We’re proud to introduce Senior Adviser and Head of Early Years at Lancashire County Council — Helen Belbin; who took time out to sit down with EasyPeasy’s Community Manager about the joys of working in Early Years, expectations of using EasyPeasy as part of the SHINE project in Lancashire and the importance of play!
Helen Belbin — Photo kindly shared by Helen
Lancashire is a particularly large local authority. Helen works with a diverse range of Early Years deliverers of funded early education- with places provided primarily by private and voluntary providers (including day nurseries, pre-schools and childminders) as well as state funded nursery classes, maintained nursery classes and independent schools. Helen is extremely passionate about the Early Years sector and dedicated to ensuring the best possible educational service for all the parents of Lancashire and their children. With a background as a headteacher, Helen has worked for the local authority in an advisory capacity since 2008. When asked about what brings her joy in this role, Helen said, “There’s the overall quality of the sector in Lancashire, of course, but the real joy- the moral purpose- is about driving change and improvement for a particularly vulnerable child and other children in similar situations. That is what gets me up in the morning”.
Lancashire’s involvement in the SHINE project A recent grant from SHINE has enabled a group of schools in the North of England to participate in EasyPeasy’s ‘Ready For School’ project. In Lancashire, 13 settings have successfully signed up and these settings are now in the early stages of rolling out the programme with parents to help improve the home learning environment and positively impact the communication and language skills of EYFS pupils.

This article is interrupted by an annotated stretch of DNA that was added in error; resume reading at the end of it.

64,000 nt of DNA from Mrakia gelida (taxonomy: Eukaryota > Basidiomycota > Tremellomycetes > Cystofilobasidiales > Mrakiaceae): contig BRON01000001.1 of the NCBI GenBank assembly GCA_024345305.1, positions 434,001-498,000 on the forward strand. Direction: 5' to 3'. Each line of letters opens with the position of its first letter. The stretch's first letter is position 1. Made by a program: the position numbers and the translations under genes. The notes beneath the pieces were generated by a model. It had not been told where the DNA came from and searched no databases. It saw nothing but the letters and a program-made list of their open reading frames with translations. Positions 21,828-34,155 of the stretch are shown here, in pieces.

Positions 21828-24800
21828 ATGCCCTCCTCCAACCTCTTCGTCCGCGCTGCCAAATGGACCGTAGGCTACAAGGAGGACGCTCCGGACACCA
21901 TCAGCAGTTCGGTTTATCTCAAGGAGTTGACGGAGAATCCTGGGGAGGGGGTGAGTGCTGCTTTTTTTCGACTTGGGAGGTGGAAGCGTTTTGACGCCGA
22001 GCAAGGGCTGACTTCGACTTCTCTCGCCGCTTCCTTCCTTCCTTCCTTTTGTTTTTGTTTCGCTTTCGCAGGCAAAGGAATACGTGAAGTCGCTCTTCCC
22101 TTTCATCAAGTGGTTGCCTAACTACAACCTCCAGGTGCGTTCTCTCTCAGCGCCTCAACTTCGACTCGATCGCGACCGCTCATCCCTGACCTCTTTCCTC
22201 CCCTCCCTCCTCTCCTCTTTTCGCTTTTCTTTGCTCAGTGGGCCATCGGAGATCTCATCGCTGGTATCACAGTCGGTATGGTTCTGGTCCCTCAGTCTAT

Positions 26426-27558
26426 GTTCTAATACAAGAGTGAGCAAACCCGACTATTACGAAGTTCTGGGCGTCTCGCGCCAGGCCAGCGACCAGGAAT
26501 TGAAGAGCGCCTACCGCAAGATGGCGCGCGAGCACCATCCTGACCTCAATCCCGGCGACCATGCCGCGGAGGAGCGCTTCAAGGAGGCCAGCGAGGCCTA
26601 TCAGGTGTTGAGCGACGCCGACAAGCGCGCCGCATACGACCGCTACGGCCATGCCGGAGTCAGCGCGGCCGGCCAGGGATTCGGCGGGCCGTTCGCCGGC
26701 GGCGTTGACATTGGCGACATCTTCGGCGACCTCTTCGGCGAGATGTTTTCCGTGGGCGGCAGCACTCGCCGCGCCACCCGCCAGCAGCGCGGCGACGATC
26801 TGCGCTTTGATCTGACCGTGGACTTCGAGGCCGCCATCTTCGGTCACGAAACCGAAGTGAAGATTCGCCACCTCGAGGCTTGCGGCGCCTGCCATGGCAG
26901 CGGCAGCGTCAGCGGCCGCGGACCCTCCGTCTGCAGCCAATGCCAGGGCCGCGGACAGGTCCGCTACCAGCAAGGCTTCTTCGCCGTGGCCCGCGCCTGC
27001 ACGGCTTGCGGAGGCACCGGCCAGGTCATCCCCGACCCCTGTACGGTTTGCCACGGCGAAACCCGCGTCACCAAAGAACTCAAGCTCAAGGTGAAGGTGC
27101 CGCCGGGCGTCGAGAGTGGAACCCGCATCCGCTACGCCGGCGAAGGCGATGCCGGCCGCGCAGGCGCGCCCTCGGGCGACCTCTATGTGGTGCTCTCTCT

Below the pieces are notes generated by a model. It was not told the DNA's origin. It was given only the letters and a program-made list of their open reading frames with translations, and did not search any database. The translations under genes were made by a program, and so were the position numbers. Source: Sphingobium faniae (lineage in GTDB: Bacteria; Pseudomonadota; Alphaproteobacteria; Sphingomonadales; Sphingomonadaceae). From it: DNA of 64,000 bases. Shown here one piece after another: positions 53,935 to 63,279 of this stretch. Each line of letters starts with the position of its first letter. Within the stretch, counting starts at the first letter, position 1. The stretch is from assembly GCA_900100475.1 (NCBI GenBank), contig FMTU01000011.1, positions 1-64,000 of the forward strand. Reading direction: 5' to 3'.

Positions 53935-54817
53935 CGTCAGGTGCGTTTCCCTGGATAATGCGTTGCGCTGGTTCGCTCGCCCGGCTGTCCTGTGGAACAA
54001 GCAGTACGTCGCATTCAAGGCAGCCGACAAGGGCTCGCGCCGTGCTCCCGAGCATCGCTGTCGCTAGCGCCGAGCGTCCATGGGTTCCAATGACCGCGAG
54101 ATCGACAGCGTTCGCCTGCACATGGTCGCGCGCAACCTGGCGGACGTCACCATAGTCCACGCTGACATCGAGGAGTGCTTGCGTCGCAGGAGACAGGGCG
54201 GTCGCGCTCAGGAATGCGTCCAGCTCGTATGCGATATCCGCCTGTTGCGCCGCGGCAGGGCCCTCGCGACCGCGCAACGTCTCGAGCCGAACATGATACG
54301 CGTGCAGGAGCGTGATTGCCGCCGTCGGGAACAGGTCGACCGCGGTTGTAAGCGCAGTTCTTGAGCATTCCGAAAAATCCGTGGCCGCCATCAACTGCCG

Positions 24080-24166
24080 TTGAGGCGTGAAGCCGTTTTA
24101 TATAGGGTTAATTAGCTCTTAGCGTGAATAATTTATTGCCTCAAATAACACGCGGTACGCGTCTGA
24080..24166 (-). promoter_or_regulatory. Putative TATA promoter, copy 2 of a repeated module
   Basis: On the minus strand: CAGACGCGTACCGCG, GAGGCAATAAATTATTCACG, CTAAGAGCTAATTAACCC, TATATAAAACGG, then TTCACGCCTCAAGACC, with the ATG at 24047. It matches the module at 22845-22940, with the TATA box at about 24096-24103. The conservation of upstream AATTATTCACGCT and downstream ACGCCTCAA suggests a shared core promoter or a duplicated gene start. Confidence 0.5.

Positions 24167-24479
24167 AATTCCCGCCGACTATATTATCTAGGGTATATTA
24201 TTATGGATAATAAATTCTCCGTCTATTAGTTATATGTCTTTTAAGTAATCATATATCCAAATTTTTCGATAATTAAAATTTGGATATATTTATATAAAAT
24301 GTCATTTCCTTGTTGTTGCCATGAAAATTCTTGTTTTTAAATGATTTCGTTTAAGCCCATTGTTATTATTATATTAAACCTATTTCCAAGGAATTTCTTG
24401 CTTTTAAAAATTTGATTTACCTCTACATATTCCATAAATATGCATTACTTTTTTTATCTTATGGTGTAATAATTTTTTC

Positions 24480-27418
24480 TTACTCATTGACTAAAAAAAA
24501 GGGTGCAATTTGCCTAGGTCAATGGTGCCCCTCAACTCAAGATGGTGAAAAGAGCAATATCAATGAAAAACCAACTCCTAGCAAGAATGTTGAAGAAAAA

“We’re very proud to be a part of it” The SHINE funding has made it possible for these settings to receive EasyPeasy and promote the importance of play. The project will help strengthen the important relationships between practitioners and parents and enable our schools to measure impact and determine whether they will move forward with using EasyPeasy in the future.
“Helping the workforce and parents to reach a closer shared perspective about their children’s needs and potential”
Tell us more about what your expectations are of this project? I am hoping to see accelerated learning progress for disadvantaged children. A significant part of my role is to support the Early Years workforce so they can work more effectively with parents to positively impact and improve the home learning environment. Our involvement in this project will also help to contribute to continuing professional development and add more practical ideas for play within the settings that can extend into home learning. This may be especially useful if the practitioners aren’t parents themselves.